For, while the Shadow Chancellor was, again, pouring scorn on the Government’s latest business case in favour of high-speed rail, Keith Wakefield – the Leeds Council boss – was signing off a letter which rebuked the confrontational position being taken by Mr Balls.
The schism between Labour’s national and local leadership could not be greater. While the Shadow Cabinet await Wakefield MP Mary Creagh’s review of HS2 before deciding whether to withdraw their support, ostensibly because of concerns about the final cost, the leaders of the Core Cities Group were venting their frustration at the apparent breakdown of the political consensus between the main parties at Westminster.
The significance of this intervention should not be under-estimated. Of the eight major English cities who are part of this alliance, seven – including Sheffield – are Labour-led. The only exception is Bristol which chose an independent a year ago to become the city’s first directly-elected mayor.
As such, the question is this: if Mr Balls believes that he is right, why is his view not shared by the leaders of Labour’s flagship councils who are now lobbying Ms Creagh so intently?
The reason appears to be this: the Labour front bench appears intent on maximising David Cameron’s own difficulties rather than working together in the national interest to ensure that HS2 is built on time, on budget and to the benefit of as many communities as possible.
Perhaps the best way forward is for the likes of Coun Wakefield, and his Sheffield counterpart Julie Dore, to bypass their front bench and work with Transport Secretary Patrick McLoughlin on not only advancing high-speed rail, but looking at how the extra capacity on the rail network can be best served by those cities – like Hull, Wakefield and Bradford – which will not have direct access to HS2. They would be providing the “consensus politics” that Ed Balls promised his party as recently as September 2012 before he applied the brakes.
Voice of victims to be finally heard
THE introduction of the new Victims’ Code should mark a watershed for all those who have argued that the scales of justice in this country are tipped firmly in favour of criminals.
After all, it is more than 16 years since Tony Blair promised on the eve of the 1997 election to be a staunch defender of victims’ rights, and seven years since the Queen’s Speech of November 2006 when his government promised new legislation to “put victims at the heart of the criminal justice system”.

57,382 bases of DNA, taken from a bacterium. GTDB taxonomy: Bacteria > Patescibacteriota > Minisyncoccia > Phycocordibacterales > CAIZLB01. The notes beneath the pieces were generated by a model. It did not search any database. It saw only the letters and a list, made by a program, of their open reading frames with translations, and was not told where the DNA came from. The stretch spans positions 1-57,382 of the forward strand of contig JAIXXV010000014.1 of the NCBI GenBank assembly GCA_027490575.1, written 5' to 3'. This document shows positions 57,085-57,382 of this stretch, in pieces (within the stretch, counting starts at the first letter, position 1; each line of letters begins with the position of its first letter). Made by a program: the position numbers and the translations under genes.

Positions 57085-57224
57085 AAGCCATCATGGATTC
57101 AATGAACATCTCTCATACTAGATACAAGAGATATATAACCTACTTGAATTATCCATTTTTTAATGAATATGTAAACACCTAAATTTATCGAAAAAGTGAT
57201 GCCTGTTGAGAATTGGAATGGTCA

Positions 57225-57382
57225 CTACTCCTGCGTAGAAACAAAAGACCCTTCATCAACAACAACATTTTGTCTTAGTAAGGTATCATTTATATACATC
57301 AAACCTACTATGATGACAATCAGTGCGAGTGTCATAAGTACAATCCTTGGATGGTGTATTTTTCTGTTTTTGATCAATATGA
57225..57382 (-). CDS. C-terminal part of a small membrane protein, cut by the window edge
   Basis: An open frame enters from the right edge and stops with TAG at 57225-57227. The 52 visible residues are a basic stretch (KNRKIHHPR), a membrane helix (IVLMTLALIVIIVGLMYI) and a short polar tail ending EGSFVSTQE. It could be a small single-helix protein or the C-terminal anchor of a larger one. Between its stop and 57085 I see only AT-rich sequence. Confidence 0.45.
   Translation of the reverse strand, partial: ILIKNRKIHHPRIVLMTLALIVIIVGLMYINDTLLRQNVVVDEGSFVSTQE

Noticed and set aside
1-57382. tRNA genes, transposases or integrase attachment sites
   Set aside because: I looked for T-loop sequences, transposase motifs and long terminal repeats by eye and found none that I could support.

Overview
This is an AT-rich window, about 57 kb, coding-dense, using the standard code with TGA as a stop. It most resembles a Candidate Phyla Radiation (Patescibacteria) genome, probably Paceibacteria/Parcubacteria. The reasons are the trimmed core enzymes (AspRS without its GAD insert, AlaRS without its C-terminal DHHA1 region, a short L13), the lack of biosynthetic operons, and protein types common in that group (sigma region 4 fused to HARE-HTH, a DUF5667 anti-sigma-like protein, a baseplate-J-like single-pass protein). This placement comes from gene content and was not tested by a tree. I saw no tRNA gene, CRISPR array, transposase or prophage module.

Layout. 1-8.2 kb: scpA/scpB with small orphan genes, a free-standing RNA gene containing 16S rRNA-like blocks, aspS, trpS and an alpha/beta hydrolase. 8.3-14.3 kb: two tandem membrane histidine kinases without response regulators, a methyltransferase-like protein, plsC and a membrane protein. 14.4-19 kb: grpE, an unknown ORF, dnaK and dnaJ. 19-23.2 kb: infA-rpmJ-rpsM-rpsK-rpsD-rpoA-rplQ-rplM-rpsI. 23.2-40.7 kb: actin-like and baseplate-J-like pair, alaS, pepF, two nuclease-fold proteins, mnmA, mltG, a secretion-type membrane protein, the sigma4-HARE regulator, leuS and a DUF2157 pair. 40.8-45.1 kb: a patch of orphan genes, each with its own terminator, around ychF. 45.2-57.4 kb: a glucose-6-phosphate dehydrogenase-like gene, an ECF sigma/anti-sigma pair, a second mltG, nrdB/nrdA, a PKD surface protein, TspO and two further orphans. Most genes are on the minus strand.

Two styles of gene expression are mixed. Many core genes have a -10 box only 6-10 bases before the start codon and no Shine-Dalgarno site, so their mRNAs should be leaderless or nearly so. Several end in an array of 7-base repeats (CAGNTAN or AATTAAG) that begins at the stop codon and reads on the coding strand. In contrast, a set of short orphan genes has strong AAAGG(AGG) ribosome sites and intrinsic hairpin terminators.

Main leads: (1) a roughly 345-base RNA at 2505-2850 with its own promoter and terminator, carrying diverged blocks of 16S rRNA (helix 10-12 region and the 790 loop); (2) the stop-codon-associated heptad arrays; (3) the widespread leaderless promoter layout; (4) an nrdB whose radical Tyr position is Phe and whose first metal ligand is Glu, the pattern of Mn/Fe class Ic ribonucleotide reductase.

Because it has taken nearly two decades for Mr Blair’s original words to be put into action, in part because his ministers were not sufficiently sincere about their intentions, it is understandable that the new blueprint received a lukewarm response.
Of course victims should have the right to address a court, at the end of legal proceedings and before sentencing, to explain how the crime in question has damaged their lives – their voices have been silent too long because this process has, until now, placed a premium on a defendant’s mealy-mouthed mitigation, such as their drug addiction.
Yet the challenge now is ensuring that judges take heed of this new requirement – some have totally overlooked victim impact statements in the past – and ensure that the Government’s intentions are respected.
But Ministers need to go further. At a time when bodies like Victim Support are having their funding cut, they need to ensure that the police – and the courts – keep families informed of the progress of their case at all times.
While police officers, solicitors and court clerks may be au fait with the judicial process, the painstakingly slow progress can cause great unease to all those who are unfamiliar with the legal system and jargon – and who feel, rightly, that an even greater injustice is being committed because their anguish has been neglected. As such, the test of the Victims’ Code is whether it finally counters this imbalance or not.
Protecting landscapes for the future
THE Lonely Planet travel guide’s endorsement this week of Yorkshire’s rugged beauty is further vindicated by the decision of the Heritage Lottery Fund to provide £7m to help preserve three precious landscapes for future generations to cherish.
It is a another appreciation of the priceless value of the Yorkshire countryside and it is apt that the Ingleborough Dales conservation scheme features a commitment to train young people in traditional building skills.
Yet the irony is that these welcome endorsements come at a time when it is becoming increasingly difficult for people to visit these unique areas by public transport – the Moorsbus service is the latest victim of spending cuts.
Though every public body is having to take challenging decisions, this decisions does appear to be short-sighted given the ongoing efforts of Welcome to Yorkshire – and others – to promote these enchanting areas to a global audience.